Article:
Thinking about Commercial Pilot Licence?
Updated: Mar 19
It is an incredible time to consider a career in aviation with the current outlook for the industry to require up to 790,000 new pilots by 2037!
Our industry is currently playing catch up with pilot training, with the global forecast for so many qualified pilots and engineers constantly increasing. The flow on effect for the industry is already showing, with many GA and regional operators in desperate need of qualified staff.
This has lead to an increased need for pilots to be trained within a suitable time frame and obtaining all of the skills and ratings needed to work within the industry.
Obtaining a Commercial Licence (CPL) has never been easier with many schools offering full time/part time training pathways. However there are some big traps to look out for that can end up costing the students additional money and time.
As always, when there is a growth in an area such as aviation, there is often the darker side of the industry, where some operators will take advantage of those less experienced or less knowledgeable for their own financial gain.
Funding - this is a huge aspect of obtaining your pilots licence as learning to fly is not the cheapest type of training, however many pilots are fooled into believing that by undertaking a course funded by VET fee loans that they will be better off.
The VET student loans program assists eligible students pay for tuition for approved vocational training. This means that students will not have to pay upfront for their training, and will repay the loan once employed and reaching a repayment threshold.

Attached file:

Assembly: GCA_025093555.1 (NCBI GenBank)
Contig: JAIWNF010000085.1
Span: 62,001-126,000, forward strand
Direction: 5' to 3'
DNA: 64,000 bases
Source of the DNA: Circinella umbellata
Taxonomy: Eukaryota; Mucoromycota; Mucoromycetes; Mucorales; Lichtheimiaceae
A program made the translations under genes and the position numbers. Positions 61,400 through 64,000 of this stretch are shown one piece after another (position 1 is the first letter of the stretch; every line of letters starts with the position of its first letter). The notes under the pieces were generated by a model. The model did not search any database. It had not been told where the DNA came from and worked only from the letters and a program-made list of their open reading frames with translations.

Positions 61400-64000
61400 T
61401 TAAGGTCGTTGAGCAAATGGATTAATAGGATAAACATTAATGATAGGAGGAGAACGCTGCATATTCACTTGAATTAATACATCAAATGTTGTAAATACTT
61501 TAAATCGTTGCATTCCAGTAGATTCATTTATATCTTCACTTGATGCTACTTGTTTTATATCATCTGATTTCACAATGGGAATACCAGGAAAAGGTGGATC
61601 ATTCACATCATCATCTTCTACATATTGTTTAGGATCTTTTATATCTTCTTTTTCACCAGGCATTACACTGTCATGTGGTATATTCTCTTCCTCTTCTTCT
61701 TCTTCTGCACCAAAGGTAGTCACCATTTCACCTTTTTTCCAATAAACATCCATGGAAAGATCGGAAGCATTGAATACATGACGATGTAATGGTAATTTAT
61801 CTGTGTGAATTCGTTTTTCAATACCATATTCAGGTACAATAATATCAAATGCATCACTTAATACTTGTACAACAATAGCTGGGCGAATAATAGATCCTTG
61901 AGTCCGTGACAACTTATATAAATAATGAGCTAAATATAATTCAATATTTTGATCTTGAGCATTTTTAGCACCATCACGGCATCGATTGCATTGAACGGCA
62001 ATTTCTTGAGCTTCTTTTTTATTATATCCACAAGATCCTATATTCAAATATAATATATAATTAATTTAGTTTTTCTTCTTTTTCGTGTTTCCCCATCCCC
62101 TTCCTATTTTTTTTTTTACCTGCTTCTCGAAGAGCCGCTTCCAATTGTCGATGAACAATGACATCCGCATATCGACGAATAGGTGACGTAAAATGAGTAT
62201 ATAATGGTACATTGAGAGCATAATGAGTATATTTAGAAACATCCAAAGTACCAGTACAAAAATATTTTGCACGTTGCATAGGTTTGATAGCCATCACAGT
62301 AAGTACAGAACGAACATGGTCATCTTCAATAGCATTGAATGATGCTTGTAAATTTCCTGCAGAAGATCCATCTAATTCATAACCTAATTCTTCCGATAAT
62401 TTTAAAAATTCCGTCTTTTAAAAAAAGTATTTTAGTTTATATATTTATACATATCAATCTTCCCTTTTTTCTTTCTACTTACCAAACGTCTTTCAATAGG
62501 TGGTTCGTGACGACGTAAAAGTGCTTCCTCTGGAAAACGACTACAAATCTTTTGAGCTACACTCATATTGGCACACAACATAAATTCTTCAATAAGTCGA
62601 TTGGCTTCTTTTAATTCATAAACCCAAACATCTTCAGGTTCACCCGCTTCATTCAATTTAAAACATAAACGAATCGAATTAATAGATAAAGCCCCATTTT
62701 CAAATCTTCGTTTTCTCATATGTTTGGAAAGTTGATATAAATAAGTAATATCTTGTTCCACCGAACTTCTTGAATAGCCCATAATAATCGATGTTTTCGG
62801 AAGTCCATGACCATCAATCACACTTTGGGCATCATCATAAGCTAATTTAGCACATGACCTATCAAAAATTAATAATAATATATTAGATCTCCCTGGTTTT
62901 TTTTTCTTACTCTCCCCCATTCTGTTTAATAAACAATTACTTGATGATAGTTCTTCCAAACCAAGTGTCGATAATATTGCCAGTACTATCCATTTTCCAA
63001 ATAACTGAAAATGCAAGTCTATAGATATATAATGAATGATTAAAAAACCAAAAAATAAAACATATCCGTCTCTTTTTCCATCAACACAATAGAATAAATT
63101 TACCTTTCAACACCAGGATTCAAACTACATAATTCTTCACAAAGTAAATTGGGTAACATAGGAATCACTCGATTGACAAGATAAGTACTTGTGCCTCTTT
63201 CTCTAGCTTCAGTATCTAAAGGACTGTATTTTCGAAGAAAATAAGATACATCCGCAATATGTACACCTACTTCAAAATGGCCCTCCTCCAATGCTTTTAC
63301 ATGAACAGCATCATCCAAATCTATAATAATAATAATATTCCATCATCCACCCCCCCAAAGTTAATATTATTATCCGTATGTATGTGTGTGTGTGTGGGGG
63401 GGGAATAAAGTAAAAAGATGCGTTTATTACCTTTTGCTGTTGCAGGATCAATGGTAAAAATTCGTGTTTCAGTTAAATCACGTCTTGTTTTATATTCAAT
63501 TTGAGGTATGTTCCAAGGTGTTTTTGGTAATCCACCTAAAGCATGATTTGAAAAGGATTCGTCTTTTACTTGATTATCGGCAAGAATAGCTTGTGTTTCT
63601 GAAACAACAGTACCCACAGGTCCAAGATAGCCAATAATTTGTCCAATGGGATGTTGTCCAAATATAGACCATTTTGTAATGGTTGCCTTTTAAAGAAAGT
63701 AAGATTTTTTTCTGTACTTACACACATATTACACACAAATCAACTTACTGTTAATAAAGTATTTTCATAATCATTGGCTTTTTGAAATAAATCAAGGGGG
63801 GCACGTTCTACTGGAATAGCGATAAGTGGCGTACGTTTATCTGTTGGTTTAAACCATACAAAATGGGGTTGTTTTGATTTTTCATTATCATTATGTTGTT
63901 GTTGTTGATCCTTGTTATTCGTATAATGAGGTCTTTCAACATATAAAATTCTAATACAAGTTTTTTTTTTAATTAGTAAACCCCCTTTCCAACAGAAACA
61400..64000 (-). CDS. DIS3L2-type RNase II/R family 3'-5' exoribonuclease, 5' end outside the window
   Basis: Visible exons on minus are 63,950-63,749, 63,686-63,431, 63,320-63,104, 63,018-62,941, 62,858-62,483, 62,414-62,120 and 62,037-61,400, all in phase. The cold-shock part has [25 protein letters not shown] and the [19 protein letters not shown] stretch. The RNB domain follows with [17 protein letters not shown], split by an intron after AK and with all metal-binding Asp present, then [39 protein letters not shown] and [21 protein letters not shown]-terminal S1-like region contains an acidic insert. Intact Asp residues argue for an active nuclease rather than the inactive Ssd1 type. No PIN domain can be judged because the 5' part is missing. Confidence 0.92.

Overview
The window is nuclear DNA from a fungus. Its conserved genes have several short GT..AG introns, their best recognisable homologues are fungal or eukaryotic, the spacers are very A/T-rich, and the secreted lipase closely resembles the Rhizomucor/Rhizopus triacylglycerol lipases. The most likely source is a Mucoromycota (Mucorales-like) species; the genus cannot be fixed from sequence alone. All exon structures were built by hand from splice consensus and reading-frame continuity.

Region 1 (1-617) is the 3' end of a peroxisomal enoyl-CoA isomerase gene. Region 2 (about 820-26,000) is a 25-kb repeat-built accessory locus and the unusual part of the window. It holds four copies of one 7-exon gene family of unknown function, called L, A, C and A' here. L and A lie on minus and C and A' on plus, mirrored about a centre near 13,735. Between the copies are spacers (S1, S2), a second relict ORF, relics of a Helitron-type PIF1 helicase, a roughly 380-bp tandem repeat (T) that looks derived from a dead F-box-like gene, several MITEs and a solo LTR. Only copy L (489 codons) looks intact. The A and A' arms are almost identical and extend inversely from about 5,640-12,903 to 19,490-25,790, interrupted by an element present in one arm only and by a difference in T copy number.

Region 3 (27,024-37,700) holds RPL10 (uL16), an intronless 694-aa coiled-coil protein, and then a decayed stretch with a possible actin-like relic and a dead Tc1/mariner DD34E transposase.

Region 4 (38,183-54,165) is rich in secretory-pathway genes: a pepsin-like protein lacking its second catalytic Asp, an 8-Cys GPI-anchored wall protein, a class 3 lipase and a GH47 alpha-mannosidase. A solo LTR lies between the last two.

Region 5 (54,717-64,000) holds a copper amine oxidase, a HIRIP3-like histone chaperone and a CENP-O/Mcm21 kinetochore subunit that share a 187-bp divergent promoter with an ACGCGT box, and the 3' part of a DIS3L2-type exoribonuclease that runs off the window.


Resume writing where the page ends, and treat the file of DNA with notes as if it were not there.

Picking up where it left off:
However there are some down falls with this process. Often an additional fee is charged on-top of the course fee, this can depend on the facility delivering the training, but it has been mentioned that some are charging around an additional 25% to the course cost, this adds up to a lot of money that you still have to repay in the long run.
Additionally not all fees are always covered by the funding, leaving a short fall for the student to absorb, so pilots need to ensure that they have done their research thoroughly.
Funding can be provided in the form of personal loans or there is the option to work to fund your training and study for your licence part time as many flying schools offer these options to pay as you go. (which is what most of us did before the days of VET fee help).
Additional Ratings - many student pilots do not realise that they can undertake a variety of additional ratings and endorsements to their licence as part of their CPL training period.
For example, the Multi Engine rating which takes around 7-10 hours and the associated Multi Command Instrument rating - which is around 40 hours of training are additional training hours, can both be included in the 200 hour CPL course instead of being added to the 200 hours. This will significantly reduce the costs and the time frame involved to the student.